Debra Denker paints the human side of war that is often forgotten. Denker's riveting novel is more than entertainment; it is also a wake-up call. It asks us, as a nation, to go beyond the stereotypical, cartoonish notions that dominate our thinking about the peoples whose nations we've invaded in recent years. Denker has made an important contribution and her novel merits a wide readership.
—Larry Dossey, MD
Author of One Mind, The Power of Premonitions, and Healing Words
Love and War in the Land of Cain is a profoundly humane and healing tale, a poignant reminder of the tragic recent history of Afghanistan, the cruel toll taken by the Cold War, and what we have yet to learn. Debra Denker is a brilliant, compelling storyteller, who has rendered a tough and tender novel that moved me to tears with its fury, heartbreak, romance, compassion, and beauty.
Author, A House White with Sorrow: A Ballad for Afghanistan
and The Scimitar and The Veil: Extraordinary Women of Islam
Editor, Land of the Unconquerable:
The Lives of Contemporary Afghan Women
Only someone who knows Afghanistan intimately could write such a beautiful and profound story set in the early years of the ongoing conflict. Debra Denker, a journalist in Afghanistan in the 1980's, weaves a passionate and yet sometimes tender tale of the often tragic unfolding of life in this country, which has been at war since 1979.
I work as Editor-in-Chief for the multimedia platform Voices for Biodiversity, which focuses mostly on the field of environmental journalism. However, I spent a decade of my life working as an anthropologist in post-conflict countries such as Namibia, Panama, and Rwanda. I am familiar with the emotional territory of people and places that have been affected by war. War leaves an indelible mark on its people and the land itself.
Debra's novel is entirely engaging and truthful. Quite simply, I couldn't put the book down. The novel powerfully shows how war in Afghanistan has affected its people and others who came to be there. But this novel is not just about Afghanistan, it also is a story that could take place in many countries that have been or are approaching a crossroads. To read this book is to peer into the heart and mind of possible opportunities for change and choice.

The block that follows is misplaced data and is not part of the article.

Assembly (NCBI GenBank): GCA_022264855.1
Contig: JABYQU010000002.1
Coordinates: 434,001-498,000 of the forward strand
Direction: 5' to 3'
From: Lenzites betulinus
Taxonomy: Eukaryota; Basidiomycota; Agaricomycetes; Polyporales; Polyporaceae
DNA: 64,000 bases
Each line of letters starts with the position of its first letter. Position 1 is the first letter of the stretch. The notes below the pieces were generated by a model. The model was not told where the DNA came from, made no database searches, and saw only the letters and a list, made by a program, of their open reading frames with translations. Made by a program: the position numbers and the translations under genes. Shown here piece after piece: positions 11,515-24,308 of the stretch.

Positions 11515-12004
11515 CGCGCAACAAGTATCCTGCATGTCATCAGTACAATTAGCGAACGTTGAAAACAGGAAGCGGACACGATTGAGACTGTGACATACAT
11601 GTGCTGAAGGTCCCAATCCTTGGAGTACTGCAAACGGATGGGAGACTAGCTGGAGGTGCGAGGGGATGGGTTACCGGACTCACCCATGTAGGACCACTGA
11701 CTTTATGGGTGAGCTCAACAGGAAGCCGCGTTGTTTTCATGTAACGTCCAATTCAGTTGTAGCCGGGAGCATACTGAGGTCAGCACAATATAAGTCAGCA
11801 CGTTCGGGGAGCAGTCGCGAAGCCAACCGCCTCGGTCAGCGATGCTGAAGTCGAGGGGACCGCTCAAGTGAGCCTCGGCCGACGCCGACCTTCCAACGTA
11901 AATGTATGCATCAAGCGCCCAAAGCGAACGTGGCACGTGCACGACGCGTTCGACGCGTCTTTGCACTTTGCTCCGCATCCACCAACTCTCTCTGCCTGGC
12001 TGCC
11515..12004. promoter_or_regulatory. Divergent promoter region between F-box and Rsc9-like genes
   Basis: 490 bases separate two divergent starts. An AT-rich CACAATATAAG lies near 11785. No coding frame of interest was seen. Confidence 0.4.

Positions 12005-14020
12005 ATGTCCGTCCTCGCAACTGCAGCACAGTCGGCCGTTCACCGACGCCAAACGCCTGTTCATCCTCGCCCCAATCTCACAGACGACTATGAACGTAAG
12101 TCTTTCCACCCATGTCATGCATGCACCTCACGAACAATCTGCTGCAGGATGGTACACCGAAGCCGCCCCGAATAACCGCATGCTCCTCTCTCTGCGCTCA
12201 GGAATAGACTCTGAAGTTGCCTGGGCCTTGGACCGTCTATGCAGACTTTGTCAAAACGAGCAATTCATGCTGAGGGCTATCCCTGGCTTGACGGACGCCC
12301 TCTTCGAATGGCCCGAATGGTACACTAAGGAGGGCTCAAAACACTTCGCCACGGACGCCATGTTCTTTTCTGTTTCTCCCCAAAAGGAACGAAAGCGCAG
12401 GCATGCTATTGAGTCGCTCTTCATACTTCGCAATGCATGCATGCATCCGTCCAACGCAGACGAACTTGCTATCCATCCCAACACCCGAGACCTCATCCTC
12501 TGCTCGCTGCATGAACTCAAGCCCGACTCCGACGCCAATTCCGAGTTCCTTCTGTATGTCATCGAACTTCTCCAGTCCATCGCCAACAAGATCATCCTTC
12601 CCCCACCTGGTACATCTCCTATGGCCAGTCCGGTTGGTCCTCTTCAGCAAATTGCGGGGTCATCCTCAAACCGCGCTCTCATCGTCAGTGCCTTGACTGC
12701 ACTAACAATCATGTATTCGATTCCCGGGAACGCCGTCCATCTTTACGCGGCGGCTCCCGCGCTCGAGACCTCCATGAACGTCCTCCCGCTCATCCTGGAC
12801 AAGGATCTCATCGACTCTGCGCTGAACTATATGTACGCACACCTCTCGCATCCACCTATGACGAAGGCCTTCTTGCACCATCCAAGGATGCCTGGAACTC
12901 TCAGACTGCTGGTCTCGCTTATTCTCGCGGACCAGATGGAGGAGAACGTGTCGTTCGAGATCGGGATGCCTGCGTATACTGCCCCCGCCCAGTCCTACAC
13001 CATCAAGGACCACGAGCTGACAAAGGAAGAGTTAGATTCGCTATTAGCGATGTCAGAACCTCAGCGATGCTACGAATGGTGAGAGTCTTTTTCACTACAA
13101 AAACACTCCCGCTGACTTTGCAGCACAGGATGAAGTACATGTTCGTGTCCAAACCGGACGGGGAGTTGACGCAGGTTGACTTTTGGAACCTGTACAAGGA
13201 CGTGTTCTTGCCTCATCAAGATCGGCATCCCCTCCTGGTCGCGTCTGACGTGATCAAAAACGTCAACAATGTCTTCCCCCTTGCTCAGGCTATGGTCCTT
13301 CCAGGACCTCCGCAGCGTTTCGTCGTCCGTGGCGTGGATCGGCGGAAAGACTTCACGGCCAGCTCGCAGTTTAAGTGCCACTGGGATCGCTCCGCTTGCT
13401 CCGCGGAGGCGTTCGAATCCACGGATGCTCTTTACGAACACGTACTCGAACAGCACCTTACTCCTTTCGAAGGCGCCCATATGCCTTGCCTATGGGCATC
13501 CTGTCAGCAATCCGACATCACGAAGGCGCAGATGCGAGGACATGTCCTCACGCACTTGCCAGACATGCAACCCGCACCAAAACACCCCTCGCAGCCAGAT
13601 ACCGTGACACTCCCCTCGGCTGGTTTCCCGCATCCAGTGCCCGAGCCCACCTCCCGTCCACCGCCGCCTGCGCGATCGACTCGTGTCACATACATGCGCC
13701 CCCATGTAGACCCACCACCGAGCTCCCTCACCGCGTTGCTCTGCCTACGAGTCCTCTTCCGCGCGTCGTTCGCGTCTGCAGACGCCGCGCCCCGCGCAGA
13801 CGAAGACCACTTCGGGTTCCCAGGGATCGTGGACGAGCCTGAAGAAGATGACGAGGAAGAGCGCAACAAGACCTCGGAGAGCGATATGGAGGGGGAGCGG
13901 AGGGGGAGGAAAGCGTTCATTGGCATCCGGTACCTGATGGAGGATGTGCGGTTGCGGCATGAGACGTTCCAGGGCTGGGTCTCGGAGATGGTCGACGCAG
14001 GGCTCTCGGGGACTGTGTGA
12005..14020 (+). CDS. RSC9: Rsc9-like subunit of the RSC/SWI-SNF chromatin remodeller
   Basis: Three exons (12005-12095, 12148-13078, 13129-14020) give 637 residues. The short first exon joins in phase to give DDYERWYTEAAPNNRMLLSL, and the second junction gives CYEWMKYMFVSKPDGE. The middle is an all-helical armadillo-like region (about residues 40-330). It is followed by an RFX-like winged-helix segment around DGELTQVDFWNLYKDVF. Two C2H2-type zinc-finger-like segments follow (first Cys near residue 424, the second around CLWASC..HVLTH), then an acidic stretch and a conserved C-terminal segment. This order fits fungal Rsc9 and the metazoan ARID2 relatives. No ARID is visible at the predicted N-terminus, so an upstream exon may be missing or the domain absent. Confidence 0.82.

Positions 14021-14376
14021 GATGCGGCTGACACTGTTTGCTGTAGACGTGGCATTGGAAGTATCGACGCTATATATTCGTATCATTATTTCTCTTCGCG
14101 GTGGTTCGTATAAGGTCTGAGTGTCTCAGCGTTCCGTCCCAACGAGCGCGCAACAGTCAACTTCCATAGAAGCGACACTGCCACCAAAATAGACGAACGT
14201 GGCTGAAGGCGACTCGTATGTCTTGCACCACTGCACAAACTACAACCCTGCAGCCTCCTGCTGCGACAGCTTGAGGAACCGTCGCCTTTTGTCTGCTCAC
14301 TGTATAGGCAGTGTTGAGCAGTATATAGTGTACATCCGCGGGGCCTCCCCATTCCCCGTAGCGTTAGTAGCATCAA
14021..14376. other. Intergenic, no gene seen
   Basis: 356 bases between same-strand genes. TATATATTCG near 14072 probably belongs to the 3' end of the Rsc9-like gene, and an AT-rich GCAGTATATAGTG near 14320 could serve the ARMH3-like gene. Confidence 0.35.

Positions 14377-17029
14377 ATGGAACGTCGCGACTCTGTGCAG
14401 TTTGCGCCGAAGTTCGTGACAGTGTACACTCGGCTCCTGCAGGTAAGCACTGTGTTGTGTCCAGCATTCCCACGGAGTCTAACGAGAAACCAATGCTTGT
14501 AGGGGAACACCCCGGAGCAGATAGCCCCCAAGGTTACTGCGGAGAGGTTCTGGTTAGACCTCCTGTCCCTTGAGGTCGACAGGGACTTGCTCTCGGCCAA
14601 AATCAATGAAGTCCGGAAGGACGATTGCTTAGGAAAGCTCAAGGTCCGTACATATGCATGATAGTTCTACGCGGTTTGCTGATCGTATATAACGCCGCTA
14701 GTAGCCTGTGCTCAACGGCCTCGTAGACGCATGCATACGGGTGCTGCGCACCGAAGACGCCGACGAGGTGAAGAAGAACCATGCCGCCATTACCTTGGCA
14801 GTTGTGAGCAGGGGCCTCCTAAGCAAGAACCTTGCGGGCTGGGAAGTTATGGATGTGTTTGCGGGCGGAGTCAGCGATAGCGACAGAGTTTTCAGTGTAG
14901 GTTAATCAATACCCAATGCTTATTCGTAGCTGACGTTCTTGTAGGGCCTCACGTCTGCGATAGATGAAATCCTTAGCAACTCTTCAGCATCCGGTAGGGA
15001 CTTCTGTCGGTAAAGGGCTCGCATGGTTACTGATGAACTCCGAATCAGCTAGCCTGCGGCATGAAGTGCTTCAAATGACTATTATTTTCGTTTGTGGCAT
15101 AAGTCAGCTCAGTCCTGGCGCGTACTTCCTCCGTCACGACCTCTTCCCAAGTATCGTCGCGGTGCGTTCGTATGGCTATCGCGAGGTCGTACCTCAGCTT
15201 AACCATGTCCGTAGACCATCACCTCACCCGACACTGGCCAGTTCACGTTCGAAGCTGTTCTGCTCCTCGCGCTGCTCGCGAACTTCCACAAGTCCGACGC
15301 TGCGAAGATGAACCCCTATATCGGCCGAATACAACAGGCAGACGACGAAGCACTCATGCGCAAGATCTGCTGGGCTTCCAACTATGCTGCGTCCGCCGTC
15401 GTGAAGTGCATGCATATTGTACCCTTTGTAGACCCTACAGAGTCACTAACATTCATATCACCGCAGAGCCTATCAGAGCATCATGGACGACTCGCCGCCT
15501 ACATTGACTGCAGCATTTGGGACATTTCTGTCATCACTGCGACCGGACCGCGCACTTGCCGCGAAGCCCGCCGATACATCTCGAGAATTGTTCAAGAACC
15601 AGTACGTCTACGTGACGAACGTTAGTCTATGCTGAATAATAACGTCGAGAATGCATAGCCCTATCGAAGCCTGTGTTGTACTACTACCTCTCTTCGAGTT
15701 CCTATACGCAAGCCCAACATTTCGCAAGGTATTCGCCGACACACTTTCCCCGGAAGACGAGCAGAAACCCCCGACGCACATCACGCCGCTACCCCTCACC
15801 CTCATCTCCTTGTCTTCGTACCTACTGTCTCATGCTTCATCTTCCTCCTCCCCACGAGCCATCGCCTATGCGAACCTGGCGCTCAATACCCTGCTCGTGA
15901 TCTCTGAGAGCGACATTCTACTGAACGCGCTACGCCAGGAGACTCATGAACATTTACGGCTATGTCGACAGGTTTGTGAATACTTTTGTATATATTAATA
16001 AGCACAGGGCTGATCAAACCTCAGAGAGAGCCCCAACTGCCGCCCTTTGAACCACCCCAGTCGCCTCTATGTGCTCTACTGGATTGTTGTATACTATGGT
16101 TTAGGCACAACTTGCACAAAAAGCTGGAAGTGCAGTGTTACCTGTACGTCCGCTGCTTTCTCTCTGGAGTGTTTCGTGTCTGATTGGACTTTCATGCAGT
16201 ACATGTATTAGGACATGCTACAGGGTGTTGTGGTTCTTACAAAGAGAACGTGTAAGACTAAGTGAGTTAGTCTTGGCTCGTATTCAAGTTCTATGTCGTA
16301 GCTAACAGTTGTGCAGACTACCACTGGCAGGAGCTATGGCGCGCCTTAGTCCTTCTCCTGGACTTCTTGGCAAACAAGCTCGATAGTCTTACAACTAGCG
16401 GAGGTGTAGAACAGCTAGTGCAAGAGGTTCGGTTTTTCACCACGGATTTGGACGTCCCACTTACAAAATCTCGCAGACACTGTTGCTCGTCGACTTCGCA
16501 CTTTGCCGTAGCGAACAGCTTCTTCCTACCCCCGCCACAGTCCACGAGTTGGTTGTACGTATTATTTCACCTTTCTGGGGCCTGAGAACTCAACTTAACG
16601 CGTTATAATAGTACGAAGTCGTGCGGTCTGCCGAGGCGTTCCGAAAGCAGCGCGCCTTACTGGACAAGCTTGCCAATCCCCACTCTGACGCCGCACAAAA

—Tara Waters Lumpkin, PhD
Founder, Voices for Biodiversity
In Love and War in the Land of Cain, Debra Denker offers the reader a vivid account of life in Afghanistan at the end of the Soviet occupation. The author gives voice to the intensity of the harsh landscape and the complex Afghan people who have incredible strength and resilience along with continuing conflicts and destruction. Ms. Denker tells the story of an American female journalist’s experience reporting in the midst of this conflict. Her story puts in stark relief ideological complexity, tribal and family loyalties, old traditions and warm family ties. She fortunately found friendships that would help protect her during her travels. She even falls in love amidst the chaos of war with an Afghan doctor who came back from America to help his people. Through her experiences, the reader observes the devastation of lives and land that seems so senseless. With new insights, this story provides evidence that only the Afghan people can resolve their conflicts in their own time and way. Also the bravery of this American journalist during that war is stunning.
Love and War in the Land of Cain
I was blown away by Love and War in The Land Of Cain. I didn't expect Debra Denker (or anyone else) to be able to capture the spirit of Afghanistan and the Afghan people but she has done so. She cleverly sets her story in the recent past, during the Soviet occupation of the 80s, so as not to politicize her tale and bring in the reader's bias towards the current conflict. She manages to show us Afghanistan through Afghan as well as western eyes. We learn what the Afghans have been fighting for all these years and the tragedies they continue to face. Most important we are shown forcefully the toll that ALL wars take on non-combatants and especially on the most defenseless members of society, women, children and the elderly.
I am not a fan of romance against the background of war or strife stories, but this one is thoroughly engaging. All the characters are real and so human, endearingly unaware sometimes, struggling to figure out what they feel and want. It was easy to identify with them. The plotting is very good, with enough surprises to keep me engaged throughout. I couldn't wait to get back to this book every day I was reading it.
Love and War in The Land Of Cain brought back my experiences in Afghanistan in 2002 more than anything I have read since I was there. Denker knows the country and people deeply and writes with refreshing honesty, so these people are all real. Her observations on human behavior and desires are wise and the book is filled with the love of humanity in all our foolishness so that you read through the book with hope, amazingly. Highly recommended.
—Bill Megalos, documentary filmmaker specializing in global health and development issues, film instructor